Bradford Dillman, Villain Extraordinaire

As you have no doubt realized by now, I am a staunch supporter of the creative endeavors of my pals*. Not just because they are my special chums and I love them, but because these gals are enormously talented, each in their own way.

Today I’d like to share The Bradford Dillman honorary blogathon – the annual project of my dear friend The Millie. This year’s collection of posts rallies under the moniker: Bradford Dillman: A Jazzier Kind of Noir. Don’t know who Bradford Dillman is or why he deserves a blogathon? Well, as the official hostess and organizer of these Bradford festivities, Millie created a short video promotion that is sure to clear up any questions. Have a look:

After laughing till I cried at that hilarious promo, I became determined to participate this year. As I set about searching the filmography of Mr. Dillman, I found a film just tailor-made for a blogathon hosted by The Millie: The Great Gold Conspiracy aka Gold (1974). This is not a film I would typically watch (my main rule is to steer clear of films made after 1968, especially ones from 1969-1979), but I braved Gold for the sake of Bradford Dillman.

Gold takes a harsh look at the complex workings of an African goldmine. Riddled with ulterior motives, back-stabbing, racism and intrigue, the management team of the mine works through a disastrous accident in the first minutes of the film. At the root of all the trouble is none other than our friend Bradford. He has cooked up a plot to sabotage the mine for profit and is determined to see it through. We have fistfights, extra-marital affairs, dirty dealing and two (not just 1, but 2!) mine collapses.

Let’s just do a quick rundown on the vital statistics here:

1. Bradford Dillman in a prominent villain’s role. Just look at that troubled expression.

2. Interesting, if almost kooky theme and end music. A textbook example of 70’s imagery and sounds, right down to the tune at the end credits with lyrics sung by Jimmy Helms.

3. An almost unbelievable all-star cast.

Roger Moore in full James Bond mode – almost always found in carelessly unbuttoned shirts.

Ray Milland as an American tycoon, complete with cigar and corporate snarl.

John Gielgud, Bradford’s partner in corruption.

Susannah York- too old for pigtails, but sporting them nonetheless. This poor lady really got the shaft from wardrobe on this film. Not a single redeemable outfit in the bunch. In fact, when she dines with Roger Moore, she’s clad in what appears to be a large sheer curtain, gathered strategically.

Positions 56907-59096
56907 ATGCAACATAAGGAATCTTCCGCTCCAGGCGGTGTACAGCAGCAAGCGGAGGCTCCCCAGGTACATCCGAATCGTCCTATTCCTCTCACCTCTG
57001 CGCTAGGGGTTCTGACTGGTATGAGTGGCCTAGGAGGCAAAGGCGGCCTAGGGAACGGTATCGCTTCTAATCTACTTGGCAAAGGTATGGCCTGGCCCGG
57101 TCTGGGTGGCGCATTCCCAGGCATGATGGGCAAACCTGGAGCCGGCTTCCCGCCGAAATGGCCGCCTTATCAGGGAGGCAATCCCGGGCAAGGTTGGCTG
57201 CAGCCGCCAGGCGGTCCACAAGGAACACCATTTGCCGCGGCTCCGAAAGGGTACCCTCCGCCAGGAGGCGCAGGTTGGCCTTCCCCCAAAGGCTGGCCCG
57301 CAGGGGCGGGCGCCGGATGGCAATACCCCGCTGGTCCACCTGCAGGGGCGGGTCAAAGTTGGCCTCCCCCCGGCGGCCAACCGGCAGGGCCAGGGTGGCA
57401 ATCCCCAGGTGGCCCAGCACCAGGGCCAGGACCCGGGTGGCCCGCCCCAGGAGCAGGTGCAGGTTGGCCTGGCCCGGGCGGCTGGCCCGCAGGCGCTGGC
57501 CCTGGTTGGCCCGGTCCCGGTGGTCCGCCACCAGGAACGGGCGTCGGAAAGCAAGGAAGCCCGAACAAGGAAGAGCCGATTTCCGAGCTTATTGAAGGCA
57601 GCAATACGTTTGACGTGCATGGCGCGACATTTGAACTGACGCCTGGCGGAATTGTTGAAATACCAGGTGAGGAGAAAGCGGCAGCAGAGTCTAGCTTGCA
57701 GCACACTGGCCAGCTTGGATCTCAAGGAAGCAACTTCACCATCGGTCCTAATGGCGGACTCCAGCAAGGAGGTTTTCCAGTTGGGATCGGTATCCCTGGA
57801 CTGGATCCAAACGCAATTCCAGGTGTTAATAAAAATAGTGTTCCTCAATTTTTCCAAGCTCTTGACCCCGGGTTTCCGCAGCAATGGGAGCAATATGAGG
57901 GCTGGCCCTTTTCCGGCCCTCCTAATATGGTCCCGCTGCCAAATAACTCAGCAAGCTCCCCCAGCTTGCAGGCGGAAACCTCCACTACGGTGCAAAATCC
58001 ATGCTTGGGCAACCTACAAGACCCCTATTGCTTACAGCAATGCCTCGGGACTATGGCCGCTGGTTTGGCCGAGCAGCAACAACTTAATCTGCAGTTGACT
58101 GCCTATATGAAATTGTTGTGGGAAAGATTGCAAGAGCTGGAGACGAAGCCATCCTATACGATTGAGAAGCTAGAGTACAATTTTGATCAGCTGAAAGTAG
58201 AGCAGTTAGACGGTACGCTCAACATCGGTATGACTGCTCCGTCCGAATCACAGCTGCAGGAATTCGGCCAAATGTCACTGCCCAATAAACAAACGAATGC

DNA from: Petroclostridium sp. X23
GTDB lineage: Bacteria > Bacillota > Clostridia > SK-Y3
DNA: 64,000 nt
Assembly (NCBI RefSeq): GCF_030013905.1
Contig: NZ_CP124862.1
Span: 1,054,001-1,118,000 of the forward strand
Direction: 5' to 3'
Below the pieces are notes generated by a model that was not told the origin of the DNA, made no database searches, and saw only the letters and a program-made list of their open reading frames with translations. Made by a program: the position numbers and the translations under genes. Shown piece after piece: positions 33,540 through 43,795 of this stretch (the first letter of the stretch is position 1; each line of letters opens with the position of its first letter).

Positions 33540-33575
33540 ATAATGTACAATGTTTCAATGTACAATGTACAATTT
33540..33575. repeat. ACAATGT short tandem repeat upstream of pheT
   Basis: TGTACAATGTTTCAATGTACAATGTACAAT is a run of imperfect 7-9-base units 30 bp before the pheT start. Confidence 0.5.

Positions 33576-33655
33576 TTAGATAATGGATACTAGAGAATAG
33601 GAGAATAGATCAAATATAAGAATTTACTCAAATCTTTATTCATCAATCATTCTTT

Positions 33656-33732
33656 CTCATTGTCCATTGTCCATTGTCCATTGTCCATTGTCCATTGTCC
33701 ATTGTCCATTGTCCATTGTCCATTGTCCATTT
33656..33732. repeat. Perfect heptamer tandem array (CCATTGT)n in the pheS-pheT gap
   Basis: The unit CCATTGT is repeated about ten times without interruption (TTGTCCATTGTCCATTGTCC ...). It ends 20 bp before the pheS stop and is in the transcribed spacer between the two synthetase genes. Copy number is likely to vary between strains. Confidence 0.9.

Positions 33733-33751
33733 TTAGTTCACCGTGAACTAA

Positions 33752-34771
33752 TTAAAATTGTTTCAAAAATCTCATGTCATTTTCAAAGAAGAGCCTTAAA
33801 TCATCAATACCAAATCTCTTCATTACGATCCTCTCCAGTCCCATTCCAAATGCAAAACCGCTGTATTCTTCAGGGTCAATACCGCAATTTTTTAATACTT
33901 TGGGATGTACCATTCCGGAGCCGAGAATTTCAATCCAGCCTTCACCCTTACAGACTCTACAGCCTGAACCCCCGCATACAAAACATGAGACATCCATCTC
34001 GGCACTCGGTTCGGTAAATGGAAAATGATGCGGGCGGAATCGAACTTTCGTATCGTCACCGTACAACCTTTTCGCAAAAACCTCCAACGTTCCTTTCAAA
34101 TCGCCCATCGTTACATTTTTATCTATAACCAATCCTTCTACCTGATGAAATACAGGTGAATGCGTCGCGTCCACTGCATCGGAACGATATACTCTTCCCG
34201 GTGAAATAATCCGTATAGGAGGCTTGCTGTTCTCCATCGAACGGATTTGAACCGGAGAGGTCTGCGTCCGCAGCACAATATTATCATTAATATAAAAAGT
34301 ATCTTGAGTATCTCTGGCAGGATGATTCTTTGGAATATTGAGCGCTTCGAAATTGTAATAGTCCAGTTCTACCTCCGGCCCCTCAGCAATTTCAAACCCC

[Warning – SPOILERS AHEAD!]

And the best for last, #4 – Bradford Dillman’s epic final scene…

…death by Rolls Royce. Honestly, this scene (which clocks in at a mere 3 minutes) trumps every other memorable event in the film (including two mine collapses and Susannah York landing a small plane on a tiny dirt road near the mine entrance). The scene only gains epic status because the object of wrath is Bradford Dillman. After he has spent the entire film scheming, double-dealing and lying to all and sundry, he finally meets his end flying through the air in a cloud of dust.

The only drawbacks for me are the needless gore (Oh, you didn’t want to see Roger Moore’s limbs get crushed? So sorry) and the level of risque elements. On my risque scale of 1-10, I’d give this film a 8.5 for situations and language. But prejudice against the 70s and cinematic gripes aside, I must admit Gold is a highly enjoyable film. It won’t be joining the ranks of my DVD shelf any time soon, but I wouldn’t have missed the performance of Bradford Dillman for the world. He really is a deliciously evil villain!

[End SPOILERS]

Gold is available for viewing on Amazon’s Instant Video or free on YouTube. (To see Bradford’s incredible final scene, watch from 1:51:00. Susannah’s curtain dress is at 43:00.)

*In case you don’t know, my pals are Kate, Millie, Nicole & Sarah

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4 Comments

Filed under Movie Review

4 responses to “Bradford Dillman, Villain Extraordinaire

  1. I haven’t seen ‘Gold,’ but I appreciate your great, funny review, and also your posting of that hilarious and extremely well-done video announcing the blogathon. In fact, I haven’t seen many Bradford Dillman films, but I’ve always liked his creepy performance in ‘Compulsion,’ and how well he and Dean Stockwell worked together in it. He does give that solemn film a juicy bolt of electricity. Thanks!

  2. Fantastic post, Casey! I love your writing so much! I’m so happy you’re posting here more often now! :D

    And OMG Ray Milland and Roger Moore are in this movie too?! It really does have Millie written all over it!! I’m going to have to watch this, if only to see Susannah York’s costumes, lol ;)

  3. This post is so lovely! :’)

    Thanks so much, Casey!

    I quite agree with everything. This movie was awful. And hilarious. And Awful.

    And, looking at the level of risqueness — it must have happened during the part I skipped through! hahaha. I remember watching this and Roger and Susannah went off flying in an airplane and I was so annoyed with Susannah’s character that I skipped all those scenes! Good thing, ehhh? haha

    And Bradford’s death. That deserves an actual and legitimate use of the word, “epic.”

    THIS WAS JUST SUCH A GREAT POST! It made my day! Thanks so much! :-D

  4. Roger Zotti

    Excellent and perceptive piece of writing…Request: Some words on Marie Windsor, Helen Walker, aand/or Evelyn Keyes…

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